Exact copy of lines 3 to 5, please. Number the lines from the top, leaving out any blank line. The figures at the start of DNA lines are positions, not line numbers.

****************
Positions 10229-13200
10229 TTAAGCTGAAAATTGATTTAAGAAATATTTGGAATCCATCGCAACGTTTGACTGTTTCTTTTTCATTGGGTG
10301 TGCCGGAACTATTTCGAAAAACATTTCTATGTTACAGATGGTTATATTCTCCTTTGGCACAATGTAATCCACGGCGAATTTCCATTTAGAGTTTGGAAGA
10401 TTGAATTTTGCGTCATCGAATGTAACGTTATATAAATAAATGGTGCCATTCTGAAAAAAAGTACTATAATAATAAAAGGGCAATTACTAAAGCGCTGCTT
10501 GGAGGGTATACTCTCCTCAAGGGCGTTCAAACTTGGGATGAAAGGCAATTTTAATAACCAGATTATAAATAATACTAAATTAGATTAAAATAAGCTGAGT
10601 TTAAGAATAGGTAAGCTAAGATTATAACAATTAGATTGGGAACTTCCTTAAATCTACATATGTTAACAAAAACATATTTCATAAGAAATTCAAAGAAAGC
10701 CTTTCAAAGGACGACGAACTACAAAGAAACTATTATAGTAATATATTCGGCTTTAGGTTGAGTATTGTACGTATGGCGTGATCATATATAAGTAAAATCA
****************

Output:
10301 TGCCGGAACTATTTCGAAAAACATTTCTATGTTACAGATGGTTATATTCTCCTTTGGCACAATGTAATCCACGGCGAATTTCCATTTAGAGTTTGGAAGA
10401 TTGAATTTTGCGTCATCGAATGTAACGTTATATAAATAAATGGTGCCATTCTGAAAAAAAGTACTATAATAATAAAAGGGCAATTACTAAAGCGCTGCTT
10501 GGAGGGTATACTCTCCTCAAGGGCGTTCAAACTTGGGATGAAAGGCAATTTTAATAACCAGATTATAAATAATACTAAATTAGATTAAAATAAGCTGAGT